Alex Sexton gave a name to that big part of our life that we Front-End folks didn’t previously have a name for–Front-End Ops–the knowledge, techniques and practices we use to make faster Web sites and applications, monitor errors, and build and deploy our work.
But nearly two years on, and with developments like HTTP/2, what’s the state of Front-End Ops? Who better to tell us than the guy who came up with the name in the first place?
Quick recap: Alex’ article appears in Smashing Mag in 2013; FeOps conference in 2014; then people starting hiring roles called frontend ops… naturally naming front-end ops was the hardest part.
So what is front-end ops? Serving web pages is really hard. Front-End Ops is the collection of things you can do to make serving web pages easier.
It frees other devs from having to think about deployment stuff all the time. Developers split time between writing their app, and working on a great deal of other stuff which is not the app but still has to be done to get the app live.
FeOps also addresses the problem where it’s considered normal for frontend developers NOT to be monitoring their application in production. For backend devs that would be insane, so why is it normal for frontend? Particularly now that app logic is being pushed to the client via client-side MVVM/MVC/etc.
Backend programmers habitually automate stuff like error logging, lifecycle logging, application measurement over time (eg. is the app getting faster or slower?)
Performance is the basis of UX; speed is how we measure that. Everything can be measured and tracked, but it’s important to read that information correctly.
Tools not rules.
Make computers do the hard work. Use tools to evaluate things you are concerned about. There are testing tools for pretty much everything.
Step 1: forget everything you know because it’s wrong. All the stuff yslow taught you is wrong.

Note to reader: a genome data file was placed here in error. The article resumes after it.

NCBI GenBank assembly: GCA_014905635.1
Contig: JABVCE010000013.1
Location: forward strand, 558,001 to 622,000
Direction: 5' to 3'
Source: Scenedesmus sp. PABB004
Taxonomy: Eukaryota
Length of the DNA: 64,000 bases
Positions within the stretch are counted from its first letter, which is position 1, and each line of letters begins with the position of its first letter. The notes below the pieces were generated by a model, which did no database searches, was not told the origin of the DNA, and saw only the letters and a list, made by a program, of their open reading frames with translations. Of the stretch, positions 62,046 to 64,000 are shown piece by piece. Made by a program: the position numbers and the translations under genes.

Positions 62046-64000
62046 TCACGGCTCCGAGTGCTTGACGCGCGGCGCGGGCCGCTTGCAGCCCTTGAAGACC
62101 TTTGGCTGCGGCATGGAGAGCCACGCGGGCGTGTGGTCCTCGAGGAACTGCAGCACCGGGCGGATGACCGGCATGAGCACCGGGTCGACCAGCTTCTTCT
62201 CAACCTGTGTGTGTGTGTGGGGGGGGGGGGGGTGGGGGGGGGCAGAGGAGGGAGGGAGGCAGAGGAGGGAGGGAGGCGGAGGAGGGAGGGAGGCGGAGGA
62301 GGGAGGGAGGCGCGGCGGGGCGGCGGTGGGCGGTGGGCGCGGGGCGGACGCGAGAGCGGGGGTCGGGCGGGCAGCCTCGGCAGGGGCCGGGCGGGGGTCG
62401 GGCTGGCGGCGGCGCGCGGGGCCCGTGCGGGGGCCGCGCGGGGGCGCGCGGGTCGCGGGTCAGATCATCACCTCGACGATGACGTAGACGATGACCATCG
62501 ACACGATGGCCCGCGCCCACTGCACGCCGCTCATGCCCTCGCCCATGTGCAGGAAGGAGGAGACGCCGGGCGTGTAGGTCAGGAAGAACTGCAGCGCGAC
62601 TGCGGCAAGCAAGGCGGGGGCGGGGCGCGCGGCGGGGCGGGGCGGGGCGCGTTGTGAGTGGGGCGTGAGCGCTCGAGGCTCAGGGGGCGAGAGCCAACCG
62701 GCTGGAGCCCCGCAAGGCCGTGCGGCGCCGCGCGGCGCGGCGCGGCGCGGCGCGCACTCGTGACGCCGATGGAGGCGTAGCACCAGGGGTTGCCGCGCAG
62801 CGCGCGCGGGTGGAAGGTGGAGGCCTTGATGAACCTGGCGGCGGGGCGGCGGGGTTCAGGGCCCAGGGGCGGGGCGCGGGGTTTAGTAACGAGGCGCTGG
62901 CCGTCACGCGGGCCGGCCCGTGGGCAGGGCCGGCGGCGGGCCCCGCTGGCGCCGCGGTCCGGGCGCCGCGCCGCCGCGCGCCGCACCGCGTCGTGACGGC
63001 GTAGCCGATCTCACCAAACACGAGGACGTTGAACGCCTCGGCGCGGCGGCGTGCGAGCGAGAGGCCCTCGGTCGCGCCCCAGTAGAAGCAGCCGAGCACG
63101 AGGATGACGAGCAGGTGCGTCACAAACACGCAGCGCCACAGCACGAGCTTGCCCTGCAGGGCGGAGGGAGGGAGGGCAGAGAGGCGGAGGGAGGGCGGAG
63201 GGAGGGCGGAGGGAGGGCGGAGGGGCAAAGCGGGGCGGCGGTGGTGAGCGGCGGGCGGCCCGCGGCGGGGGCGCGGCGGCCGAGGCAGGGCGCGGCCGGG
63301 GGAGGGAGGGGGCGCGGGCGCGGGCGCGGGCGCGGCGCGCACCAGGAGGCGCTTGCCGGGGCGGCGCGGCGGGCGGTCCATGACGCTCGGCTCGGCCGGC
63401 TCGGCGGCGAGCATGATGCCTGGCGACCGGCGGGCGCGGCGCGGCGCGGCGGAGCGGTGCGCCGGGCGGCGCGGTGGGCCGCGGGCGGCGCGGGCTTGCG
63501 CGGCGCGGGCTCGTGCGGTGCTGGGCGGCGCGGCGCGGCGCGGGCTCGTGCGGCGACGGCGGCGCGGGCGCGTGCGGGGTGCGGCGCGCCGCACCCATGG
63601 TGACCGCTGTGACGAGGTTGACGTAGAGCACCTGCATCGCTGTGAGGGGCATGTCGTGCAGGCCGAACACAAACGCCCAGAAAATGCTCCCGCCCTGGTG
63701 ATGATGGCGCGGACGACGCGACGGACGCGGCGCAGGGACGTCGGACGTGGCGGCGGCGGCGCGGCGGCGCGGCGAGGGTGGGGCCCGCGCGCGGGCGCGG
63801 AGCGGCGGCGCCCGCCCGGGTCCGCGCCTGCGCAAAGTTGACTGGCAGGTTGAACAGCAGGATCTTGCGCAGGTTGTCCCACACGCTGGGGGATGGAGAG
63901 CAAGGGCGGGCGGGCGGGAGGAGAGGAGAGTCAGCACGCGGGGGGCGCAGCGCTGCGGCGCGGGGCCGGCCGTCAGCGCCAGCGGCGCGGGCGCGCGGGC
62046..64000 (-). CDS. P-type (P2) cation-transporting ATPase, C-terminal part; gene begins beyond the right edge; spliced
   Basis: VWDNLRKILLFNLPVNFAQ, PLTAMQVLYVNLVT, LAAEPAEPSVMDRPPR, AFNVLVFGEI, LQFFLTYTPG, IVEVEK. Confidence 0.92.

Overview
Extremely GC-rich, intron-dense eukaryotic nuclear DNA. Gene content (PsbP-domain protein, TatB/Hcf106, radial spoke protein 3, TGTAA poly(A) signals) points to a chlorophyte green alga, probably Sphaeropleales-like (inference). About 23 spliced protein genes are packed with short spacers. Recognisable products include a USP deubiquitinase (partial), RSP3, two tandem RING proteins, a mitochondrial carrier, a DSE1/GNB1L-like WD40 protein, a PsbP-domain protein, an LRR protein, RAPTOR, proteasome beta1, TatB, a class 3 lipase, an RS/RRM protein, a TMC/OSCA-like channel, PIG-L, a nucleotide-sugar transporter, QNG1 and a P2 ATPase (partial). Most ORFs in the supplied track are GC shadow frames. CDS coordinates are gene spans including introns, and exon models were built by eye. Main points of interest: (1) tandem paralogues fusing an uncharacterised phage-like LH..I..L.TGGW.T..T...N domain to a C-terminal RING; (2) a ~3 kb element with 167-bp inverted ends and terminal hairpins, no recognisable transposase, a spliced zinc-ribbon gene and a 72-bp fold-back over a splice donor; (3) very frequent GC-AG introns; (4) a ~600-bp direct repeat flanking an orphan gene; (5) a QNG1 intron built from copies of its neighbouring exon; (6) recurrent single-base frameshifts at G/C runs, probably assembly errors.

Step 2: it’s probably the network
Step 3: read Browser Networking by Ilya to fix that…
(missed the others)
Then http2 will come along so we’ll have to forget it all over again!
Use Chrome dev tools to simulate slow networks. “If you throttle everything to 3G all the time, you’ll do a pretty good job of fixing speed problems…”
Theoretical graphs (timelines):
- show the load time of different devices on a scale (ie. Laptops are quicker than mobiles..)
- show the load time of different geographical regions
- show the load time of different network types (wifi, 3g..)
- plot the load times of desktop and mobile separately
Measure twice, optimise once!
Make a dashboard. Get this stuff visible and easy to read:
- speed index over time (…and then mark commits/deployments)
- graph your competitors speed index over time!
- Page weight over time
- File requests over time
- Errors IF YOU TAKE ONE THING AWAY… log errors! eg. New Relic
- Build time over time / general speed of tools
- Cache everything – don’t do the same thing twice
Speed of development = developer happiness.
Use component libraries.
- They let you focus on re-use, adaptability, performance, test things thoroughly, etc…
- Use your best days to build up your components, so you don’t ruin your app on your worst days.
- Build responsiveness and accessibility into your component library.
- Combine documentation and code samples
- bonus: you get consistency for internal apps
How to make one:
- choose a preprocessor (they liked kfcss for light preprocessing, Suit CSS for scoping styles and linting them)
- add your own tests and checks – eg. CSS Colorguard, you can test css!
- Alex created a tool that converts :hover to .pseudo-hover so they were easier to test. Don’t ship that CSS, it’s just for testing.
- Tool to automatically check in a screenshot of the changes that result from code changes.
- Then… convert your CSS components into JS components (for your JS app) – that is, template it. Never use the patterns directly!
Spare no expense in your tooling! Automate everything, cache everything!
Future considerations: http2 support, async loading, non-js dependencies, web components…
The ultimate idea here is to have machines take the load off the humans, so they can focus their energy on the people using the application rather than the application itself.
(refer to slides for the huge list of tools)
Q: are there any really good resources to learn the deep depths of Chrome Dev Tools.
A: follow talks from Addy Osmani and Paul Irish, they do a good job showing off the shiny stuff.